The Eastern District of Texas Puts End to Eolas’ Patent Trolling
By Dorothy Du – Edited by Jeffery Habenicht
Eolas Techs. Inc. v. Adobe Sys., Inc., No. 6:09-cv-446 (E.D. Tex. July 19, 2012)
Slip opinion (hosted by Justia.com)
The United States District Court for the Eastern District of Texas denied plaintiff Eolas’s motion for judgment as a matter of law that its patents are valid or, alternatively, a new trial. Eolas Techs. Inc. v. Adobe Sys., Inc., No. 6:09-cv-446, slip. op. at 1 (E.D.Tex.July 19, 2012).
Judge Davis of the district court held that Eolas, a non-practicing entity, failed to show either that the jury had insufficient evidence to find the patents invalid or that they were entitled to a new trial under the Federal Rules of Civil Procedure. First, the court found that, as required under Rule 50(b), the evidence at trial, primarily the defendant’s expert testimony, was sufficient for a reasonable jury to find that the patents were anticipated and obvious. Id. at 11, 12, 15. Second, the court determined that there was no evidence that the jury was influenced by passion or prejudice and, therefore, no new trial was required under Rule 59. Id. at 16.
Ars Technica provides an overview of case. ZDNet strongly approves the decision and predicts that the Federal Circuit would deny an appeal by Eolas.
Eolas was founded in 1994 by Michael Doyle, a biologist who claims he invented the “interactive web” while employed at University of California, San Francisco. In this case, Eolas sued a striking cast of defendants—including Adobe Systems, Google, Yahoo!, YouTube, and other prominent companies—alleging infringement of two patents, the‘906 patent and the ‘985 patent, which broadly cover methods to invoke apps and interact with embedded objects in web browsers. Id. at 2. After a four-day trial solely on validity, the jury issued a verdict that the two patents were invalid. Id. Eolas then filed the motion that was denied in this opinion.
The court found that when “all reasonable inferences [are drawn] in favor of the nonmoving party,” as required by Rule 50(a), there was sufficient evidence for a reasonable jury to find for the defendants. Id. at 3. First, the court ruled that, contrary to Eolas’s contentions, the defendants’ expert did not improperly combine multiple prior art into a single prior art reference for purposes of anticipation. Instead, the expert provided sufficient evidence for a jury to find a single prior art reference embodied all the claimed limitations. Id. at 6–7, 11.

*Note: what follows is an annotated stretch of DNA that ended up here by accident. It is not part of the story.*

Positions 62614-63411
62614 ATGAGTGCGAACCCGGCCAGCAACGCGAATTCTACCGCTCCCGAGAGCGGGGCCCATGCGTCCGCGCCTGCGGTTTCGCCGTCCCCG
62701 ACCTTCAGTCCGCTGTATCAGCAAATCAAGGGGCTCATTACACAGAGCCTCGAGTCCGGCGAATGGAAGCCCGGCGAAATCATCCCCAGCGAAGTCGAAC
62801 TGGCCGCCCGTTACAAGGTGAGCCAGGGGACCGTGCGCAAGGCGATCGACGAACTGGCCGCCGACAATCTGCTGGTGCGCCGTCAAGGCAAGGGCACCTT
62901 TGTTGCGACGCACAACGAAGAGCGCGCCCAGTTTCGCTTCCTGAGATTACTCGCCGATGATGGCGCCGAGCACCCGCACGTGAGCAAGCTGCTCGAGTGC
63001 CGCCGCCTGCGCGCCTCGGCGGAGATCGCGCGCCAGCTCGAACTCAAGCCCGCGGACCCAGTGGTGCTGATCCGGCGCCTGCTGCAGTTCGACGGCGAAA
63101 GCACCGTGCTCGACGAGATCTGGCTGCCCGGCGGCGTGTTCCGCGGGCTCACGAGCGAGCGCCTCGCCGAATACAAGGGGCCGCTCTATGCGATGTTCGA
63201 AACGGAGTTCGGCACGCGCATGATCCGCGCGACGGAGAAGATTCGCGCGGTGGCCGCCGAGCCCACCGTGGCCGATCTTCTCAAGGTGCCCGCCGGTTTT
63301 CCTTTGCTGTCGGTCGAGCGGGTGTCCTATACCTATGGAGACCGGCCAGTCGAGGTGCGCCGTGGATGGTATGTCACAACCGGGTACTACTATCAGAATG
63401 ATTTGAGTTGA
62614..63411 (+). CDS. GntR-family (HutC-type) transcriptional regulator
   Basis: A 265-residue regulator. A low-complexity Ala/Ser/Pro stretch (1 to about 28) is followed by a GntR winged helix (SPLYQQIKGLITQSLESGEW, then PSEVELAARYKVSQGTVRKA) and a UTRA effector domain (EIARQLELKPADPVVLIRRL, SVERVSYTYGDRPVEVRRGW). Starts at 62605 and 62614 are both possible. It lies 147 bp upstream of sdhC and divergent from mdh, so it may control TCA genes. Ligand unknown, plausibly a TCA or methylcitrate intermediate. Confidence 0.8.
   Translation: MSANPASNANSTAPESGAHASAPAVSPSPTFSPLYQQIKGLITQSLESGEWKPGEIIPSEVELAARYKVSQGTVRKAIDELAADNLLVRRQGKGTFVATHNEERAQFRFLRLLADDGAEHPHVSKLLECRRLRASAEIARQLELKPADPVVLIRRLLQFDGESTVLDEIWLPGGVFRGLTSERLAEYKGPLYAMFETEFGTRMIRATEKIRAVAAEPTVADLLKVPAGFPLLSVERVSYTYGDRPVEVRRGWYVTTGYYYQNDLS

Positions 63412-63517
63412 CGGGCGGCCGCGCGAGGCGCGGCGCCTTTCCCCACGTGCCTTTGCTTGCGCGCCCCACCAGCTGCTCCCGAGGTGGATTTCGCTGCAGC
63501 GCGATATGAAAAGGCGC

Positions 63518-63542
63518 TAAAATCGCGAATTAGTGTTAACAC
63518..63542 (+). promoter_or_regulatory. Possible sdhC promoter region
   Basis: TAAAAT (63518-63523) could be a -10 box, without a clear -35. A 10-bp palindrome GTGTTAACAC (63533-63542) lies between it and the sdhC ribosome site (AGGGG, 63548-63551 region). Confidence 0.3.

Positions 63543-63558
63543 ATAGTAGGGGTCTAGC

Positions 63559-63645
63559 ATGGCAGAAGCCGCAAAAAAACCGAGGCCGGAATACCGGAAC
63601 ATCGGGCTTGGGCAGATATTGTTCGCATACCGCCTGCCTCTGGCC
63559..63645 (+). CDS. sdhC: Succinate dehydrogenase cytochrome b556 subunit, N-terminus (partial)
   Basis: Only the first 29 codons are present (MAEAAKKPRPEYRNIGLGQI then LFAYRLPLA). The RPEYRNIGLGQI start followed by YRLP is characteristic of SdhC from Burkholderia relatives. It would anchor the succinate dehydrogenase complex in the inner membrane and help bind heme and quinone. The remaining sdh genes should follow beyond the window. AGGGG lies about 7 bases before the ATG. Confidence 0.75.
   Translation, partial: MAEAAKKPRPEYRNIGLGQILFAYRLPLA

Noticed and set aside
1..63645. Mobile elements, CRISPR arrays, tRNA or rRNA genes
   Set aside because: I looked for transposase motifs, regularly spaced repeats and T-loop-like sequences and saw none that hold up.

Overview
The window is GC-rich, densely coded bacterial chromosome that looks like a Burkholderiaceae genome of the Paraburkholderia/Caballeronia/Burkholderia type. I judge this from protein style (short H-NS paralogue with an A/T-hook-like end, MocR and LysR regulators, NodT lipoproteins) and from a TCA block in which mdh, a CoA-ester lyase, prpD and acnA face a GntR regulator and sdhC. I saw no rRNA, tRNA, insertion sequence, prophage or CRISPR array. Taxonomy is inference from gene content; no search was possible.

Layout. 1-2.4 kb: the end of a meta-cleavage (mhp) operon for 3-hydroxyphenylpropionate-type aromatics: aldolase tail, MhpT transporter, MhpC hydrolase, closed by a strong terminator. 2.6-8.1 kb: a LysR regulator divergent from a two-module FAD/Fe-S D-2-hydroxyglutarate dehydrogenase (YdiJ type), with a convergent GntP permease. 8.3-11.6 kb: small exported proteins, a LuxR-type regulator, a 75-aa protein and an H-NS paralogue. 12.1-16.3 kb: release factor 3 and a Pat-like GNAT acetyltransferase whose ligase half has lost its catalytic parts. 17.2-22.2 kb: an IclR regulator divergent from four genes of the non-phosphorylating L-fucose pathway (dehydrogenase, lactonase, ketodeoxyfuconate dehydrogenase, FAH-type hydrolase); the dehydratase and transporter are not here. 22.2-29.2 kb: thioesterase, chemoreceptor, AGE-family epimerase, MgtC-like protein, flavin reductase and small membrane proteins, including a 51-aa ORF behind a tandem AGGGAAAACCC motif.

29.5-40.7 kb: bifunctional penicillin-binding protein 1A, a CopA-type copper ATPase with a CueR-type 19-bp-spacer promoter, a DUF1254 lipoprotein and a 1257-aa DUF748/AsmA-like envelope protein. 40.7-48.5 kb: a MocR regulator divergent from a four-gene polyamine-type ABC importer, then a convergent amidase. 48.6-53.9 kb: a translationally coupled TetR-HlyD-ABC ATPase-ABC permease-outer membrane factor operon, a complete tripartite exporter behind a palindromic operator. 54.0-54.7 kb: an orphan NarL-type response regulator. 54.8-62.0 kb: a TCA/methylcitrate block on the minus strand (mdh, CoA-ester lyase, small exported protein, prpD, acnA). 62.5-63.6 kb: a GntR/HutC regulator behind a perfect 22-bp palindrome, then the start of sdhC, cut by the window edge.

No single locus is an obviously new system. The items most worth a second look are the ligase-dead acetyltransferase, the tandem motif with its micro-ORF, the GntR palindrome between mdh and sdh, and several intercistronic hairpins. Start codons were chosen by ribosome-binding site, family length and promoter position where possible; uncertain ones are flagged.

Next, the court determined that there was sufficient evidence, particularly in the form of expert testimony, for a reasonable jury to find the patents obvious in light of several prior art web browsers, such as Viola and Mosaic. Id. at 12. Moreover, the court rejected Eolas’s argument that a finding of obviousness could not be sustained because the court excluded important secondary indicia of nonobviousness—license agreements and settlements from cases like Eolas Techs., Inc. v. Microsoft Corp., 399 F.3d 1325 (Fed. Cir. 2005). Id. at 11. At trial, the court had excluded the evidence because the prejudicial effect of the agreements on the jury would outweigh its probative value. Id. at 14. In rejecting Eolas’s 50(b) motion, Judge Davis noted that “[j]ust because secondary indicia of nonobviousness are one element of the obviousness determination does not mean that all evidence related to secondary considerations is necessarily admissible.” Id. at 14–15.
Last, the court turned to Eolas’s motion in the alternative for a new trial on the grounds that the jury based its verdict on “passion and prejudice.” Id. at 16. The court determined that a new trial was not warranted because there was no indication that the jury based its verdict on anything other than the evidence at trial. Id. at 16.
This case is significant because it largely puts an end to Eolas’s patent-trolling activities against leading technology, commercial, and financial companies. Patent trolling is generally seen as a burden on society because it drives up costs and creates business uncertainty for companies that produce goods and services. The case is also notable because the District Court for the Eastern District of Texas ruled against Eolas despite that court’s pro-patent-troll reputation.
Dorothy Du is a 3L at Harvard Law School.